Stressful experiences can increase the chances of anxiety or depression in vulnerable people.
Although the mechanisms linking stress and human behaviors are not well understood, animal models of some aspects of these behaviors have been developed and have been used to define some of the molecular events that may be responsible for stress vulnerability in people. The goal of these studies is to identify potential new therapeutics that may enhance stress resilience. Now, new research, published by Cell Press in the August 11 issue of the journal Neuron, uncovers a previously unappreciated role for p38alpha, a mitogen-activated protein kinase better known for its role in cellular stress, in the regulation of mood disorders, and risk for addiction.
AdvertisementRecent research has suggested that in addition to regulating cell death and differentiation, p38 MAPK is also involved in other neuronal processes, including stress-induced behavioral responses. "Although the cellular and molecular basis for these behavioral actions is not known, one possible site of action is the serotonergic neurons, because this transmitter system has a well-established role in the regulation of mood," explains study author Dr. Michael R. Bruchas. Dr. Bruchas, coauthor Dr. Charles Chavkin, and their colleagues at the University of Washington in Seattle studied the effects of p38alpha MAPK in serotonergic neurons in the dorsal raphe nucleus, the primary source of serotonin in the brain.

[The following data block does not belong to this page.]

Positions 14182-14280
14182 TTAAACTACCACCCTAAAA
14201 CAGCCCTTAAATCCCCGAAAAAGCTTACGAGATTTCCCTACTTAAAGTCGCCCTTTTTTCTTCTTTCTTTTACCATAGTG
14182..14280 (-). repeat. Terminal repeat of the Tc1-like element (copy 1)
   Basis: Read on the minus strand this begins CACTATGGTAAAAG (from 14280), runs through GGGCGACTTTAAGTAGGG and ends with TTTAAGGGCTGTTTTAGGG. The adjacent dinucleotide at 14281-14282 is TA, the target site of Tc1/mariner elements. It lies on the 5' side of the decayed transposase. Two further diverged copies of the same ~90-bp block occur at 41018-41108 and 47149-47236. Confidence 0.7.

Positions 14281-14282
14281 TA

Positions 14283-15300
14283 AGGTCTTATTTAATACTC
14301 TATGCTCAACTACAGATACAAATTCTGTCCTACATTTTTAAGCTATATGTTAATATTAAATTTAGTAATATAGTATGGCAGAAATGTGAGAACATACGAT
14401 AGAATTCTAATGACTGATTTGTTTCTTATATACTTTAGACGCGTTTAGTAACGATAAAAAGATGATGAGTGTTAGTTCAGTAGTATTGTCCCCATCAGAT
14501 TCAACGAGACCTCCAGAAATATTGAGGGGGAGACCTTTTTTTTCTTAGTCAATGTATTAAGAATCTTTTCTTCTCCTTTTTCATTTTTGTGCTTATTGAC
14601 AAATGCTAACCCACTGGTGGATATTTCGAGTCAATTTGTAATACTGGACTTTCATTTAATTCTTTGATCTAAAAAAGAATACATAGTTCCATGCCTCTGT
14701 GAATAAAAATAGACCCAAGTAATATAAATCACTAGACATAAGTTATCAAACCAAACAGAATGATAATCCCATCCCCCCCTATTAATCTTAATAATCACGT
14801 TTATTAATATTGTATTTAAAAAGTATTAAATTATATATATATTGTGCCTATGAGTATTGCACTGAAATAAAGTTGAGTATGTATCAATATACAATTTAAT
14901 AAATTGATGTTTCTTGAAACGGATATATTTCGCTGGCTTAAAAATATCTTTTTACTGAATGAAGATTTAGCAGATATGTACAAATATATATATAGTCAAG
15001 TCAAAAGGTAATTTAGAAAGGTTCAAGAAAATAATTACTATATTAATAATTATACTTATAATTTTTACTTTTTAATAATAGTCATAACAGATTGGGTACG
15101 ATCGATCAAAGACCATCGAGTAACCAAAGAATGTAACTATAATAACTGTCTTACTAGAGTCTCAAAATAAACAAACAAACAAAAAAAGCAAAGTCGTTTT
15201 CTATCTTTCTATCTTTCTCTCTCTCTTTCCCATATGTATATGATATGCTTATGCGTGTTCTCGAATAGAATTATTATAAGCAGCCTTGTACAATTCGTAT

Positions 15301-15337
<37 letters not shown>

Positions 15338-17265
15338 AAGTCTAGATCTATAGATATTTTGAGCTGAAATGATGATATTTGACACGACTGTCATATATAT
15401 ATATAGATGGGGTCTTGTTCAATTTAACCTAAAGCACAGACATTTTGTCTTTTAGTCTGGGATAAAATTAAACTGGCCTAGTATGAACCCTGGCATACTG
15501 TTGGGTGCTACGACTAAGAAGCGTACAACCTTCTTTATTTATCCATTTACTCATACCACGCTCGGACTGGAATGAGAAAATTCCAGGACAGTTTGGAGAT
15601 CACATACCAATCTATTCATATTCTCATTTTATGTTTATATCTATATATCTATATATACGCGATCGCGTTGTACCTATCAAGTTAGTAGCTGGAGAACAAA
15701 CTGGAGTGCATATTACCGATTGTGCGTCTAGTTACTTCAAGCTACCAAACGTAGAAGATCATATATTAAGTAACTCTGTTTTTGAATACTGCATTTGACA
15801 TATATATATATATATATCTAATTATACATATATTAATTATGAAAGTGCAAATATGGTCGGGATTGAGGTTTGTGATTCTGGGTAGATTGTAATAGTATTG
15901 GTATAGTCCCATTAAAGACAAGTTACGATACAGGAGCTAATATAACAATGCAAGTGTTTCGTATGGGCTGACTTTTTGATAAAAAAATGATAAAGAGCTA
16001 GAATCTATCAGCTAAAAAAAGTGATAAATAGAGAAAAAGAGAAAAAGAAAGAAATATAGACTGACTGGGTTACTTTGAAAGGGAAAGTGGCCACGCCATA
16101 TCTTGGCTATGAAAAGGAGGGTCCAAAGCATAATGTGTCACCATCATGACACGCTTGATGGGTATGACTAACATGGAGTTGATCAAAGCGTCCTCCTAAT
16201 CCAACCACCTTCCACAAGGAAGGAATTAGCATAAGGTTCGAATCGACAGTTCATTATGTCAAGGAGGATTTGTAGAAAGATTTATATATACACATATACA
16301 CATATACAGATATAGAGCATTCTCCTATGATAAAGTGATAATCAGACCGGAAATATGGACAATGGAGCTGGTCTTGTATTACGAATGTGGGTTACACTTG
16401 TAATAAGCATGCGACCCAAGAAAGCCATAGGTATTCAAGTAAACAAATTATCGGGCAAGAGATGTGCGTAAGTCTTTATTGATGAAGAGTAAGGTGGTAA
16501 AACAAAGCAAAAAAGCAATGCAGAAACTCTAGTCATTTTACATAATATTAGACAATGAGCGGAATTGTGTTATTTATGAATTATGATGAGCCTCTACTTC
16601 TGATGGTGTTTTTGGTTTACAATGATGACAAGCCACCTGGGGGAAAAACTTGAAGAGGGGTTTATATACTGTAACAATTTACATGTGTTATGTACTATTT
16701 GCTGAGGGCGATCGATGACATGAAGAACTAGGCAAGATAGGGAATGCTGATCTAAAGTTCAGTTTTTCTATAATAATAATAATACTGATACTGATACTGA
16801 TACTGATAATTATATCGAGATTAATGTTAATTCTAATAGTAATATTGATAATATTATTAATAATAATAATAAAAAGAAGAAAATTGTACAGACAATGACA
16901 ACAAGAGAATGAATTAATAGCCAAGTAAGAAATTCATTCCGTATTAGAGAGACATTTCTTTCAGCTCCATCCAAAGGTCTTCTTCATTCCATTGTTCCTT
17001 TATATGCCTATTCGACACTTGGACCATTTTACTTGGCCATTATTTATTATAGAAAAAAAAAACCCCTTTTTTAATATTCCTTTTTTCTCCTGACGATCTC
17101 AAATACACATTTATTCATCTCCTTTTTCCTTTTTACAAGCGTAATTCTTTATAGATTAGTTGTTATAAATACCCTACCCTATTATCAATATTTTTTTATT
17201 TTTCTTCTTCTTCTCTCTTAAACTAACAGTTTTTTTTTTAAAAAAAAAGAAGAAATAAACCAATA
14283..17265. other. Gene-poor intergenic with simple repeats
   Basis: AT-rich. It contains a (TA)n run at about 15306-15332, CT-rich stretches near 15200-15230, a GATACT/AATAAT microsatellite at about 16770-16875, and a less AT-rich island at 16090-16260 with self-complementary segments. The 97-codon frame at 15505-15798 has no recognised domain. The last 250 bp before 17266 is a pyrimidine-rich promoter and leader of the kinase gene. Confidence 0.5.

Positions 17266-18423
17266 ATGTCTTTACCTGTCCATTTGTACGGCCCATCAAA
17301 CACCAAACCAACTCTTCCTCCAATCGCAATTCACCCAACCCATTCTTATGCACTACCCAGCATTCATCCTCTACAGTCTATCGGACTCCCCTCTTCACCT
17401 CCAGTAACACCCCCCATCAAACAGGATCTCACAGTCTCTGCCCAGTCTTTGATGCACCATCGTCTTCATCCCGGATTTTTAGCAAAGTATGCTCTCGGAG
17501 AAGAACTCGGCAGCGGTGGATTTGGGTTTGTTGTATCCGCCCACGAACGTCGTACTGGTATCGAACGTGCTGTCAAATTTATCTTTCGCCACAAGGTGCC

In mouse models of stress-induced depression-like behaviors, selective deletion of p38alpha MAPK from serotonin-producing neurons in the dorsal raphe nucleus resulted in mice that did not exhibit depression-like or drug-relapse-like behaviors in response to stress. This was in direct contrast to mice with typical p38alpha MAPK activity. The researchers went on to show that activation of p38alpha MAPK by kappa opioid receptors increased the rate of serotonin reuptake. These findings suggest that stress initiates a cascade of events in which p38alpha MAPK reduces the amount of serotonin available in the brain, leading to depression-like behaviors.
"Our data demonstrate that p38alpha expression in serotonin neural circuits is required for local regulatory control of serotonin transport that ultimately controls behavioral responses, including social avoidance, relapse of drug seeking, and the dysphoria-like responses," concludes Dr. Chavkin. "These results are important because they implicate a critical requirement for p38alpha MAPK signaling in serotonin neuronal function during stress and demonstrate that p38alpha MAPK, in spite of its ubiquitous expression profile, has the ability to specifically regulate selected downstream targets to shape behavioral output. Further, activation of this system by kappa opioid receptors may represent a novel therapeutic target to promote stress resilience."